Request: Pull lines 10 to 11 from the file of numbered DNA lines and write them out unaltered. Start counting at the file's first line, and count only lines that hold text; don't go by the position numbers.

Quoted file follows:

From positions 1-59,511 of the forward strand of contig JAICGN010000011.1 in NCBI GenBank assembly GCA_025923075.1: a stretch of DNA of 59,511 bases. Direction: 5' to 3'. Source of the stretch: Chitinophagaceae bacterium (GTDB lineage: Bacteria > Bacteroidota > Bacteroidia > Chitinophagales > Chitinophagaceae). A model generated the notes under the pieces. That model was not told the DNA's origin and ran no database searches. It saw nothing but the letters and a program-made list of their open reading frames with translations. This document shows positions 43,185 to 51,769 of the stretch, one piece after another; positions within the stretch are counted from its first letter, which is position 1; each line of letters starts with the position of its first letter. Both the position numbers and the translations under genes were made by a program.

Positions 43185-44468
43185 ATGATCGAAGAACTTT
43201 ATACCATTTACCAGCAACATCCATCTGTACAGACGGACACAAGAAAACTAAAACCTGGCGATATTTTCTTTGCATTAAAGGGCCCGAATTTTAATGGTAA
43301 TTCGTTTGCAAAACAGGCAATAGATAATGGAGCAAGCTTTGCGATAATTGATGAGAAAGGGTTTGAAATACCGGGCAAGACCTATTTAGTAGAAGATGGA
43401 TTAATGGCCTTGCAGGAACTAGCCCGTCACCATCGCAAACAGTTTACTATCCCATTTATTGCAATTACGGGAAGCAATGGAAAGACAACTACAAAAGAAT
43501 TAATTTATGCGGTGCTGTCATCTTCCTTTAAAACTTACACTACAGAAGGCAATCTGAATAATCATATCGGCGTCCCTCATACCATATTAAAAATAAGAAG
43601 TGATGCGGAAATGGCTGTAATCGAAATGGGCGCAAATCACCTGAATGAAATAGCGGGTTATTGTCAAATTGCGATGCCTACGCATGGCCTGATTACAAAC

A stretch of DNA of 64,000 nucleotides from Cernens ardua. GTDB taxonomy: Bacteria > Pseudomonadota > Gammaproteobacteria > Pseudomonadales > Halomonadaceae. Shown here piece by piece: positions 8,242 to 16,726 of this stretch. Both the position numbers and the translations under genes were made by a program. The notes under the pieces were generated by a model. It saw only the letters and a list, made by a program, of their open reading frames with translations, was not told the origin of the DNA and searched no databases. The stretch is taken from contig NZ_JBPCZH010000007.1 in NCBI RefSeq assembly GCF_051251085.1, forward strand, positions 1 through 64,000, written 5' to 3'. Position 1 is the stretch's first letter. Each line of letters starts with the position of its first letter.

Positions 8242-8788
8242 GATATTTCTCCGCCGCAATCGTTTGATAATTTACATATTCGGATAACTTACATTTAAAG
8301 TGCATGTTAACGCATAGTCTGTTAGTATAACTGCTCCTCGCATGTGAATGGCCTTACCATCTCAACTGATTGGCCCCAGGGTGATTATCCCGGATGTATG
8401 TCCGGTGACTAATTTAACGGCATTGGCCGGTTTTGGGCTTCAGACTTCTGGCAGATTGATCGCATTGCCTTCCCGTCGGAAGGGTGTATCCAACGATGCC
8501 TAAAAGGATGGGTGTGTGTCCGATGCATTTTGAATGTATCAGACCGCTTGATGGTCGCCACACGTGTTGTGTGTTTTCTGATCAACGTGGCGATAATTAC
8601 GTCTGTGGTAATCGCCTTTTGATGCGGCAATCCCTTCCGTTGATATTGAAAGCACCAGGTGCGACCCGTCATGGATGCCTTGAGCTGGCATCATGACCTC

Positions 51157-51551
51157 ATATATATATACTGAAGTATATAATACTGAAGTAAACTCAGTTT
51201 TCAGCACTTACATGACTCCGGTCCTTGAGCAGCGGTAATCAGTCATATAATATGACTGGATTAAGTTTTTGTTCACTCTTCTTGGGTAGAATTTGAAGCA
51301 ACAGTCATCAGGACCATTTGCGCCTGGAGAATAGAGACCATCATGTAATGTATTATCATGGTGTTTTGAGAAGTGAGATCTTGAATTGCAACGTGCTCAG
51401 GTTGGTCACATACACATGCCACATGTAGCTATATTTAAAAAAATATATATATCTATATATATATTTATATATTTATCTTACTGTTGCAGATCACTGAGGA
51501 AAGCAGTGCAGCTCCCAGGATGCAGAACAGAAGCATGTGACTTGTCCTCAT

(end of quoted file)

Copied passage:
Positions 8242-8788
8242 GATATTTCTCCGCCGCAATCGTTTGATAATTTACATATTCGGATAACTTACATTTAAAG